The one-of-one Ferrari 250 GT SWB "Breadvan" crashed again at a vintage race over the weekend, adding another scar to the historic race car.
The Breadvan, nicknamed by British racing media, was commissioned in the early 1960s after Ferrari refused to sell one of its latest, greatest 250 GTO to Giovanni Volpi. Rather than take it lying down, Volpi commissioned an enhanced 250 GT SWB from Giotto Bizzarrini, with a lightweight, streamlined body built in the style of a shooting brake. The unusual design made the Breadvan an instant icon and secured its place in vintage races for decades.
Its racing career hasn't been without incident, though, and the Breadvan sustained what might be its hardest hit yet over the weekend at Le Mans Classic. Held biennially, the vintage race pits historic Le Mans cars (or appropriate stand-ins) against one another so modern drivers can relive bygone eras of racing. Because reliving racing means actually seeing who's fastest, the races get competitive, often putting tens of millions of dollars on the line. And because money doesn't buy talent, sometimes that ends with a car in the wall, as it did for the Breadvan at this year's race.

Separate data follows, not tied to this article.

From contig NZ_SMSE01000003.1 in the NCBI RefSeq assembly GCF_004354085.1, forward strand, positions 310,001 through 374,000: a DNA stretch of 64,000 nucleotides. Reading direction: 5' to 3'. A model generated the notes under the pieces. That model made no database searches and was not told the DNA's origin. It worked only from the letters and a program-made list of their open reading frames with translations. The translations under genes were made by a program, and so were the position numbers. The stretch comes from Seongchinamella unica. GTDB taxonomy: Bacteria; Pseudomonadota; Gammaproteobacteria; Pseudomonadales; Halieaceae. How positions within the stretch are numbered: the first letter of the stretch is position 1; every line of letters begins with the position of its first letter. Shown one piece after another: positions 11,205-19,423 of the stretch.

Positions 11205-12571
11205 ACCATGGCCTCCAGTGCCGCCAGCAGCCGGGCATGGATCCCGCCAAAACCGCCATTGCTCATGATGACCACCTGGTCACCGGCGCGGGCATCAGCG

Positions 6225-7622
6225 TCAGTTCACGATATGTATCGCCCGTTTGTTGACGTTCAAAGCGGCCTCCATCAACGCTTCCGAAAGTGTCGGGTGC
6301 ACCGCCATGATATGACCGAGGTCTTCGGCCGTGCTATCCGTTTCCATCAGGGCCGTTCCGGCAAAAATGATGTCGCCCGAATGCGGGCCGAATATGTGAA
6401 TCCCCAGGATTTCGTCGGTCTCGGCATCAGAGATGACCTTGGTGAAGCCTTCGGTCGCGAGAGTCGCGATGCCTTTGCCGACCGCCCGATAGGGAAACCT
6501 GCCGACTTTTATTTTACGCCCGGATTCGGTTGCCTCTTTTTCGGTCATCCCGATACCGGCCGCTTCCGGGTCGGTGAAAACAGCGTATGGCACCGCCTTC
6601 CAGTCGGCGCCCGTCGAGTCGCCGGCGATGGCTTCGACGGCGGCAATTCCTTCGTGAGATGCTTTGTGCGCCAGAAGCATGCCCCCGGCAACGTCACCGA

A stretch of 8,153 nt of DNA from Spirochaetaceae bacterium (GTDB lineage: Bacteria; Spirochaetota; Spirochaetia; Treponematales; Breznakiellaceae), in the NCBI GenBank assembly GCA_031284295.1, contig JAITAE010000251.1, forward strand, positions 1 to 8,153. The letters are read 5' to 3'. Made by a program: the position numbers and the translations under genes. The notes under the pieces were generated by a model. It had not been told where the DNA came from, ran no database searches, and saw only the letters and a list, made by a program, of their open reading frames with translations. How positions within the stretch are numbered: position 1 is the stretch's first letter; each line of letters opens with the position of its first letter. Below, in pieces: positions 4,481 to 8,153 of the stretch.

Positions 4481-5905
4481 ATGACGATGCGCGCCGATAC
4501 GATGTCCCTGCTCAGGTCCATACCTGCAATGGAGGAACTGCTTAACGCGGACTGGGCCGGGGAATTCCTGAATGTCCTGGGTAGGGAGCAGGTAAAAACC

In the video of the crash, the Ferrari Breadvan can be briefly seen sliding backward at speed into the wall, having already sustained damage to its front right fender. How the crash occurred isn't exactly clear, but the out-of-place tire wall in the background may suggest the driver may have lost control exiting the previous corner, clipping the wall, and sending them spinning into the barriers. It's a far more severe hit than the Breadvan took back in 2015 in Goodwood when it was disfigured in an on-track scuffle.
The extent of the damage also remains unknown, but the Breadvan's estimated value of as much as $30 million guarantees it'll be rebuilt.
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